While considerable attention has been devoted to the place of civilian activists like former Google executive Wael Ghonim, there has been little notice of Abdel Rahman Mansur, who jointly ran the "We are All Khaled Said" Facebook page with Ghonim that was a catalyst for the uprising. Significantly, Rahman Mansur was serving in the Egyptian army in January 2011, and his presence on-line pointed to the deciding factor in the revolution: the loyalty of the country’s military.
Although the primary focus of the Egyptian military was to deal with a host of external threats, its leaders also worked fervently to prevent the institution from being used as a vehicle to overthrow the central Government and the socio-economic elite of the country. Only officers whose loyalty was clear and who could be counted upon to act correctly in a domestic or foreign crisis were promoted to positions of real authority.
When a crisis appeared in February 2011, Egyptian military leaders confronted a problem that they could have never imagined: how soldiers and officers would act if asked to shoot demonstrators. They were equally tired of Egypt’s old politics and wanted to see some form of change. Young recruits and junior officers were just as tied to social networks as Ghonim and other young Egyptians.
The military’s leadership decided that it preferred to see President Mubarak leave office than issue an order that might be ignored and jeopardise the chain of command. And, in a clear sign that they understood their problem, they started their own Facebook page shortly after Mubarak fell. Today that page has 1.7 million likes and its administrators have aggressively targeted anyone, including New York Times columnists or Egypt's leading universities, who appear to threaten them.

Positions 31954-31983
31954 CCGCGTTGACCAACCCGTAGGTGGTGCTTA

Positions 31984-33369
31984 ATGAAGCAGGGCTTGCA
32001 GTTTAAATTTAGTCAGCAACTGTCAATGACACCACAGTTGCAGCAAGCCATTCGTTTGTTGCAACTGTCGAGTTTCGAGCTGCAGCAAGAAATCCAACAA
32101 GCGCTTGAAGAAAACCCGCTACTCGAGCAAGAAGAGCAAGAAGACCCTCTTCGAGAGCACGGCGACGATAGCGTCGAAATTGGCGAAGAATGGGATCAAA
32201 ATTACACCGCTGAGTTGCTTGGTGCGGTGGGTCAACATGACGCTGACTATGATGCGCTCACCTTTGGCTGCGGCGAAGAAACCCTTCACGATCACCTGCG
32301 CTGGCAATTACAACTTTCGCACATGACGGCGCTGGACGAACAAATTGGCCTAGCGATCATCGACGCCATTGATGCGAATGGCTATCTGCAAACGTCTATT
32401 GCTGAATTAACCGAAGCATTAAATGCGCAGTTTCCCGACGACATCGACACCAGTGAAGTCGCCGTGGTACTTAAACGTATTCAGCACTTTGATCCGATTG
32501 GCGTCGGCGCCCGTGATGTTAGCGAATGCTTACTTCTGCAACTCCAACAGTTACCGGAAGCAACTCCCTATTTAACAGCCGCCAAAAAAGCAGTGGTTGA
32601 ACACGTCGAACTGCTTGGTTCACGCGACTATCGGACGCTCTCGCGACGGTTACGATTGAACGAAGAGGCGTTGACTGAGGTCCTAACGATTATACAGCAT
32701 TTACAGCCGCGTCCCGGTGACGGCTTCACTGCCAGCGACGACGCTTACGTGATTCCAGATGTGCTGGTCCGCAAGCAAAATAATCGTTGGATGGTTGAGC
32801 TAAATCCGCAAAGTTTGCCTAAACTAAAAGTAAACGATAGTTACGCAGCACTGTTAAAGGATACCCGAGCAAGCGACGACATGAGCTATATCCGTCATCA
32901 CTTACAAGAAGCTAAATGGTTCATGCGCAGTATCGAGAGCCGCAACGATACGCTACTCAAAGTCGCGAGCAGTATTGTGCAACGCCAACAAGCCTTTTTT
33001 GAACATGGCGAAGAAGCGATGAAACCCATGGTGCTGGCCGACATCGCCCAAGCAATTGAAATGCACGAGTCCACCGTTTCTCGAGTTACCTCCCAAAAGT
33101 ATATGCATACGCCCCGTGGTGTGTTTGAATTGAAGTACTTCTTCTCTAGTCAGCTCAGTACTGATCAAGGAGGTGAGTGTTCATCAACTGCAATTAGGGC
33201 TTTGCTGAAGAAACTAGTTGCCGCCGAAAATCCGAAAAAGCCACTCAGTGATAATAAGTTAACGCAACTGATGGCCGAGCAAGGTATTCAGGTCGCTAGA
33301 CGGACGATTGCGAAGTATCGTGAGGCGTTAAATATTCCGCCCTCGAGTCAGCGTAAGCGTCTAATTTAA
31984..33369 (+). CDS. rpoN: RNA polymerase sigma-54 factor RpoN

Still, the steps of the military's elite are not necessarily a long-term safeguard. More than a year after the fall of the Mubarak regime, few of the economic, political, and social issues that drove millions into the streets have been addressed, let alone resolved. Egyptians may wait patiently for a better future, but they will not wait forever. If social discontent merges again with a renewed political consciousness among soldiers and junior officers, then Egypt may face a far more dangerous revolutionary situation than it did in 2011.
An example from Russian history may be instructive. While we often talk of the Russian Revolution in 1917 as a single event, it was in reality a series of revolutions, the first of which took place in 1905. That uprising brought millions to the streets demanding social justice and a new governing system, but it did not result in the fundamental changes that the masses desired. Thus the way was paved for the October 1917 Revolution. The leader of that climactic event, Vladimir Lenin, would later write that “without the "dress rehearsal" of 1905, the victory in October 1917 "would have been impossible".
So no revolution in February 2011 and no "soft coup" in June 2012; however --- given Egypt’s current political and socio-economic dynamics --- these may only be the prelude to events which will merit those labels.